Call me a Grinch, but I am glad the holidays are over. I love my friends and family so much, but as an introvert, this time of year is completely draining for me. On top of it, for I think the first time in my life, influenza hit our household hard, despite getting vaccinated and being extra vigilant. Now that I am on the mend, it is time to get back to work and school routines, back to evening activities, and packing lunches; personally, I couldn’t be more relieved. Nutrition has always been an important part of our lives in the Ondrovcik household for many reasons, and raising a child who understands these many important reasons is a point of pride for us.
Over the holidays, we had the joy of seeing people we hadn’t in some time. The usual chit-chat takes place, catching one another up on the time that has passed. Inevitably, we are asked about the various activities our son is involved in, and are looked to for mutual understanding when discussing all the things that fall by the wayside in the name of extra-curriculars. We are frequently met with something I cannot quite put my finger on when we share about the "limited" number of activities our son is involved in, and the fact that this is on purpose so we can have dinner as a family nightly.
So why do we do this? So many reasons! We all know how much I like science, and there is tons of it that supports the benefits of family dinners; not only for growing and developing children, but for parents as well.
Like most things in life that are worthwhile, this is going to take some work. To help you along, here are some rules for family dinner:
Put the phone down – I think this one is pretty self explanatory. Giving one another the respect and presence each family member deserves is likely the most important part of this exercise. Devices at the table should be off limits.
Ask meaningful details about the day – Research supports the fact that teenagers who regularly engage in family dinner time often have better outcomes with regard to academics, behaviour, and general well-being. It is not only the act of being together, though this is important, that supports well being. Children and adolescents who feel listened to feel safer to share with their parents when it comes to things both big and small. Showing a real interest in one another’s day is key. With younger children, a good question to ask may be, “What is the funniest thing that happened today?”, and with older children, asking neutral questions about details from their day are good conversation starters. Alternatively, try starting the conversation between the adults, and see if the kids join in.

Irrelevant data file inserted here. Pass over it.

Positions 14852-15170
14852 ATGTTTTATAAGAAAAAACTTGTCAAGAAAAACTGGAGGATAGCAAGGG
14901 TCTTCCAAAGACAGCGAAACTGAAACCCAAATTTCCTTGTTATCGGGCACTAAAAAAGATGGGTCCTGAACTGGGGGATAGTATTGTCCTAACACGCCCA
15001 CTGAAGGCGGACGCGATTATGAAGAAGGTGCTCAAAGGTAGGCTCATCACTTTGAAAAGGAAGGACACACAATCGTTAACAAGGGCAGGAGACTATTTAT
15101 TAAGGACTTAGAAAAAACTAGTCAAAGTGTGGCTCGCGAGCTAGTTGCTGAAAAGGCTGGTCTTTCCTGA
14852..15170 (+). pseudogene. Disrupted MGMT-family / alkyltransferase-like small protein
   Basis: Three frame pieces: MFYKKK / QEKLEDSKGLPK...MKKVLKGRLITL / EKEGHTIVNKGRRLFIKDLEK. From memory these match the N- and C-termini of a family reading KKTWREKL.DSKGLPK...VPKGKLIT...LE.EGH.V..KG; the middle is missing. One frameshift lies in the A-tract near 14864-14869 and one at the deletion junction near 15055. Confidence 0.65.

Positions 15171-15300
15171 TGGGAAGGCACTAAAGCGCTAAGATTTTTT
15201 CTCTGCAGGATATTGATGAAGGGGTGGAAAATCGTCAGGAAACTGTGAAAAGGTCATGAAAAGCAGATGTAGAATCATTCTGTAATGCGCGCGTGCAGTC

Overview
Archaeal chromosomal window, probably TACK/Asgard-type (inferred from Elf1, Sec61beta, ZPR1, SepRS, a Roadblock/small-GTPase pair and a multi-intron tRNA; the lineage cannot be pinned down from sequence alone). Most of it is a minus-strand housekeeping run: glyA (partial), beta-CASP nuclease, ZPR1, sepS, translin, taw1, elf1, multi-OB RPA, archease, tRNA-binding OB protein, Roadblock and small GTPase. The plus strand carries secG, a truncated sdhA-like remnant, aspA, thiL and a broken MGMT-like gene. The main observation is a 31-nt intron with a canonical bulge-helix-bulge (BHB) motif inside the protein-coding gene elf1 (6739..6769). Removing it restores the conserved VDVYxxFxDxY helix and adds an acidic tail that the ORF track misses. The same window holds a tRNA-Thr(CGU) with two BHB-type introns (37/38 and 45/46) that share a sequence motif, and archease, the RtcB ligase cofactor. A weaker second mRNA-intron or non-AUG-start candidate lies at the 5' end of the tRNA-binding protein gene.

This is not a cross-examination – Creating an environment at dinnertime that is warm, welcoming, and conducive of bonding with one another is the goal. This should not be a time where tension is high, or feelings are hurt.
Eat a nutritious meal – Meal prepping is likely the one thing that has allowed me and my family to be able to eat good, healthy meals on weeknights. While the time spent together is of utmost importance, we also want to ensure that what we are putting into our bodies will help us to thrive physically and mentally as we go on through the week.
Strive for at least twice a week – While daily would be ideal, it is not often realistic. With parents working different shifts, school commitments, and other factors, it is no surprise that only about half of Canadian families have dinner together six or more days a week. My recommendation for this is to schedule family dinner into your week the same as you would an appointment, or other commitment. Treating this like the priority it is will help you in implementing this goal.
If this all seems too overwhelming to execute, it’s OK. Remember that like anything, this isn’t an all-or-nothing deal. This is only one of the many things we can do as parents to support the well-being of our families. This topic really just makes me wonder, though, what if people placed the same urgency on coming home for dinner, as they do rushing from work and school to activities? Even if this means giving up an activity, I encourage you to give it a try.